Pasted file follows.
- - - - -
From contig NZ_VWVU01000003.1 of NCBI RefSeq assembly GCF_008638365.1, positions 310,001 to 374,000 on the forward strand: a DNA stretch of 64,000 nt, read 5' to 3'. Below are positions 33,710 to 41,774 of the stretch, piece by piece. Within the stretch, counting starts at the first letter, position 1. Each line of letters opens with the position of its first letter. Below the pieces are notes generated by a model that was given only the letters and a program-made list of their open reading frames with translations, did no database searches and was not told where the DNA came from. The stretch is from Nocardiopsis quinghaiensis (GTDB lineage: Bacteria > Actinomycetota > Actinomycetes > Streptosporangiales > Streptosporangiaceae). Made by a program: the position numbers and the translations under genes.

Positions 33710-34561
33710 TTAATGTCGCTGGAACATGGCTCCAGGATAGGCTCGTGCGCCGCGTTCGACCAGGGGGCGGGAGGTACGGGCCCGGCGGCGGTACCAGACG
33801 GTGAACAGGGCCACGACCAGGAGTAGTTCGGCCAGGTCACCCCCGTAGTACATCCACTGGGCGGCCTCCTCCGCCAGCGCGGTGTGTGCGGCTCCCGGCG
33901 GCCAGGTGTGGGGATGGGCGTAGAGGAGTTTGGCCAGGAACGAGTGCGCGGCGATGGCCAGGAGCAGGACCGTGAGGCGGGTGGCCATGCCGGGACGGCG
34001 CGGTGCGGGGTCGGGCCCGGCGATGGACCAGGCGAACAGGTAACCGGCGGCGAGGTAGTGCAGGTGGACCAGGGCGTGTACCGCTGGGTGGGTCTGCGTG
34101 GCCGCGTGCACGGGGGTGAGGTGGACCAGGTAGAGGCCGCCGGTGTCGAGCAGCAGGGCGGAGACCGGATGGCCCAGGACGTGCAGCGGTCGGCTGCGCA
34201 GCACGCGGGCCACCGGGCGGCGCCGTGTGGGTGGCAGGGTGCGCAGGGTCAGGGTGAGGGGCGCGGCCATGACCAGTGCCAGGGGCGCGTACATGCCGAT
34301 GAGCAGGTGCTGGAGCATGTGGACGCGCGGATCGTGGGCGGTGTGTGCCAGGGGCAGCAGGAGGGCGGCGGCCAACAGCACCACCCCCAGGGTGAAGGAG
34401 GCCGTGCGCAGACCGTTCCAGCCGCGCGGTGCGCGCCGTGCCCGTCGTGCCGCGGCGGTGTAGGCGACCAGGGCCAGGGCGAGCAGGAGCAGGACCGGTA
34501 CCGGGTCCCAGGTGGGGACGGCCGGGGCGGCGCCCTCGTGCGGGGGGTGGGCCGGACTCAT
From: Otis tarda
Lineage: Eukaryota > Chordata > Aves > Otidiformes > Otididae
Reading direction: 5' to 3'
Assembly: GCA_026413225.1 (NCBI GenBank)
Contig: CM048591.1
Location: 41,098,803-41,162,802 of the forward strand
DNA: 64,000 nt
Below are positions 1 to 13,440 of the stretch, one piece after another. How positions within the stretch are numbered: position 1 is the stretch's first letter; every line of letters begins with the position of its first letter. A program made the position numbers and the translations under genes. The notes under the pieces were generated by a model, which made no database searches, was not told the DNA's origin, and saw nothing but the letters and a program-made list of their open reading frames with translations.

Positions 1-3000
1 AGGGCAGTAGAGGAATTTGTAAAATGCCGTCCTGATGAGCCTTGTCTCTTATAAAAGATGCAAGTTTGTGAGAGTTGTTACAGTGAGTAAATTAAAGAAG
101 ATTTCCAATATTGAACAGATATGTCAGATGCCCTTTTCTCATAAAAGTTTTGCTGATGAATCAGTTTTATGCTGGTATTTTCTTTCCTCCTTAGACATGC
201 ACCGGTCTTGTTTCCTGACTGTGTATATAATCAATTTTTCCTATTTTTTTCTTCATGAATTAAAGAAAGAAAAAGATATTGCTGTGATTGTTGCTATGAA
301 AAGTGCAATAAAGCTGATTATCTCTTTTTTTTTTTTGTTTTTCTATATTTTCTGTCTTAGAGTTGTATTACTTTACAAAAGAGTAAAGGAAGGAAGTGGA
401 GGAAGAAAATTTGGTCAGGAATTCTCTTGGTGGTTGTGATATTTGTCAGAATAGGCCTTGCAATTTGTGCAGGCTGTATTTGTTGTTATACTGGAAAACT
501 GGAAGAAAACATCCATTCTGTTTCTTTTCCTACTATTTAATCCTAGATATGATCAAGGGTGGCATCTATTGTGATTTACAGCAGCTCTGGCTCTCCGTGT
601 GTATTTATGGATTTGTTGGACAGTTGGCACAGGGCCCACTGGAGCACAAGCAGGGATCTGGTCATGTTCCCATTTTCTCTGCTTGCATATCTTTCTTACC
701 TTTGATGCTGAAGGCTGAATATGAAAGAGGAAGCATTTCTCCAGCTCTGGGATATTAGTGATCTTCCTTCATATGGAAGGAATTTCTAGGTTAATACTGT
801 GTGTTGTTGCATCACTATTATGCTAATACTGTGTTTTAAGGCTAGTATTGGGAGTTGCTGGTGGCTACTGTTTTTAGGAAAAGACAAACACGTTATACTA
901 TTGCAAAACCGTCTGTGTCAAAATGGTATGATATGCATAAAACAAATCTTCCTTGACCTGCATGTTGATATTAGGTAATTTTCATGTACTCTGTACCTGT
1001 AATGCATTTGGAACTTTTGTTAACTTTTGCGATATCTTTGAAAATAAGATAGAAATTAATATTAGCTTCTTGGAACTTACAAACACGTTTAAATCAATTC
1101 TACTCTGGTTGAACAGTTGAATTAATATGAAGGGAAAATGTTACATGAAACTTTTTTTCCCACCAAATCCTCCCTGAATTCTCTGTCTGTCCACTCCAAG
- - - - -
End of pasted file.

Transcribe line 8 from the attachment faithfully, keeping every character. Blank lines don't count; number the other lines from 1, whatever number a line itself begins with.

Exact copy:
34201 GCACGCGGGCCACCGGGCGGCGCCGTGTGGGTGGCAGGGTGCGCAGGGTCAGGGTGAGGGGCGCGGCCATGACCAGTGCCAGGGGCGCGTACATGCCGAT